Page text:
Trump has the power to kill Reaganism. He's basically already done so, or more accurately, he has ridden this wave of the flyover state rejection of Reaganism to his own benefit.

Will he ever become the true populist he presented himself to be?

Posted by: donkeytale | Dec 1 2018 10:56 utc | 41

Change for more responsive social services? Not very likely.
We've (in the collective sense) been tamed.
So, our collective attitude is; Antoine de Saint-Exupéry; in The Little Prince says through the Fox: "You become responsible, forever, for what you have tamed,"
But "they" refuse that responsibility.
What's to be done? That is the real question!

Posted by: V | Dec 1 2018 11:01 utc | 42

And of course, Obamacare reversed the trend by extending Medicaid/CHIP coverage to more people, adding coverage for 14.5 million in the process. Of course, subsequent political opposition, most notably the SCOTUS decision, kept many more millions in the poorest, white-GOP controlled states from accessing expanded Medicaid.

As we have seen recently, several of these states have reversed course, some through statewide ballot initiatives and more are expected to sign on to Obamacare Medicaid in the near future.

Even as the Trump agenda for its first year in office tried repeatedly to kill Medicaid expansion and is still trying to do so through the courts now that it no longer has control of Congress.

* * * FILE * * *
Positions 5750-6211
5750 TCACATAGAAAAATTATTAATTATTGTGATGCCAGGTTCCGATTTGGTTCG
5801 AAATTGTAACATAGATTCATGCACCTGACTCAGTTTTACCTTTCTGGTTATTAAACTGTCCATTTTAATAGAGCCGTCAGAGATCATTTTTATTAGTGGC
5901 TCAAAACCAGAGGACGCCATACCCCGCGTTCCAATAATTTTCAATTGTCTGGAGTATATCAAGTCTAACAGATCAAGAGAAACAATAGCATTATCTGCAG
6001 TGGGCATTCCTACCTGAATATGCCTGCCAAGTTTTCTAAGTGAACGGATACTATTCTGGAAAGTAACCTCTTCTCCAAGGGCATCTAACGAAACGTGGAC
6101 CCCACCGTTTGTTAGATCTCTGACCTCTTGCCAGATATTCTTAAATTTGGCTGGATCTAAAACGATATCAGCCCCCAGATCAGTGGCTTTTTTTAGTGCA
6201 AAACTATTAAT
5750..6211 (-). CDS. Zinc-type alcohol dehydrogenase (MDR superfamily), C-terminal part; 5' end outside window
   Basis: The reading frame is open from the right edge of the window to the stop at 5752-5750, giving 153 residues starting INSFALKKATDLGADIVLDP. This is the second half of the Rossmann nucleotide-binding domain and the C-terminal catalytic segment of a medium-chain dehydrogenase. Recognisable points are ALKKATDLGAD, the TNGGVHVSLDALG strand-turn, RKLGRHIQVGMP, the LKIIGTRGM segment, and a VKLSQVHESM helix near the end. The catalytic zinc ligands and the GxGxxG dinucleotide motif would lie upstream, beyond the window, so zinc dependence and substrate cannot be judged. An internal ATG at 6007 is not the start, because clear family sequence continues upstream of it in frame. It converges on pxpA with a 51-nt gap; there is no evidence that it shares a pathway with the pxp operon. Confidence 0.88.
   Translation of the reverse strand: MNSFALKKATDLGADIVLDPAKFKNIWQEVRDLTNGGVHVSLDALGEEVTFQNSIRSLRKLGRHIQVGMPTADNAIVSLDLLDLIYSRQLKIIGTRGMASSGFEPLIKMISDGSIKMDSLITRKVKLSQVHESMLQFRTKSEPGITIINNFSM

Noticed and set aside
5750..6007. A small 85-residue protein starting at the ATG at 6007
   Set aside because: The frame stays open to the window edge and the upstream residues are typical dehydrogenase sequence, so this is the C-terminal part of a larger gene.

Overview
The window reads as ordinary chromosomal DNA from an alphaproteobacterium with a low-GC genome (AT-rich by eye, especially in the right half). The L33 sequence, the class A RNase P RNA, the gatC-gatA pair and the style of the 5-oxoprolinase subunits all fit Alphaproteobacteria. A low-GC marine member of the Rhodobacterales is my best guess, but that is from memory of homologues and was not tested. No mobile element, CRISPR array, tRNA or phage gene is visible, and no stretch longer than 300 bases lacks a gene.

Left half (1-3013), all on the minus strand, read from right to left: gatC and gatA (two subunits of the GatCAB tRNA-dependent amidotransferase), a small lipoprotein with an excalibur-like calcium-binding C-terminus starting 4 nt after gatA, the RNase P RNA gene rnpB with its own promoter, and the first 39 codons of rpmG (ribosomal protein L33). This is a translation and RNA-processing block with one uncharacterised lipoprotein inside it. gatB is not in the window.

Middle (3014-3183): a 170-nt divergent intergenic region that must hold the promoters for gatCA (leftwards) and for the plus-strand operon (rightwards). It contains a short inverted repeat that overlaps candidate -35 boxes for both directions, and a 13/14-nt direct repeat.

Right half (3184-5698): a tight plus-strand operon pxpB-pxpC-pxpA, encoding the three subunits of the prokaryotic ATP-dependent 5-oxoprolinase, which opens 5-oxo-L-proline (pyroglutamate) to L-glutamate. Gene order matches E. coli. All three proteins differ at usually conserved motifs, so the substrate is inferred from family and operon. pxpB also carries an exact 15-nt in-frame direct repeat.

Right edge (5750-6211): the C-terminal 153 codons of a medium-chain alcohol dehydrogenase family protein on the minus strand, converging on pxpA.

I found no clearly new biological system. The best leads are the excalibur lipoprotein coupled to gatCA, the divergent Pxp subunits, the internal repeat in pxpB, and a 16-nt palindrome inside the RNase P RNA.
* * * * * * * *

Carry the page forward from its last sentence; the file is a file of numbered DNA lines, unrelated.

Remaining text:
As for the "public option," this was always something of a chimera, since nothing of the sort existed in the US system and would need to be created from ground up out of nothing in order to be offered. The goal of Obamacare was always to be a first step in the bridge to a truly national healthcare system.

So, the real deal of a "public option", which is to buy into Medicare or expanded Medicaid for greater numbers, is now on the table and gathering popularity in the public and in Congress. This will eventually occur, most likely in a highly cost regulated "health isnurance market," such as exists today with private "Medicare Advantage" Plans offered by the largest insurance companies.

Posted by: donkeytale | Dec 1 2018 11:18 utc | 43

And by "highly cost regulated" what I mean is the reimbursement to healthcare providers is regulated under Medicare, Medicare Advantage (private Medicare plans), and Medicaid, while a form of competition exists perversely in the private health insurance market, where hospitals often receive anywhere from 200-800% of the Medicare reimbursement from the same large insurance companies for non-Medicare patients.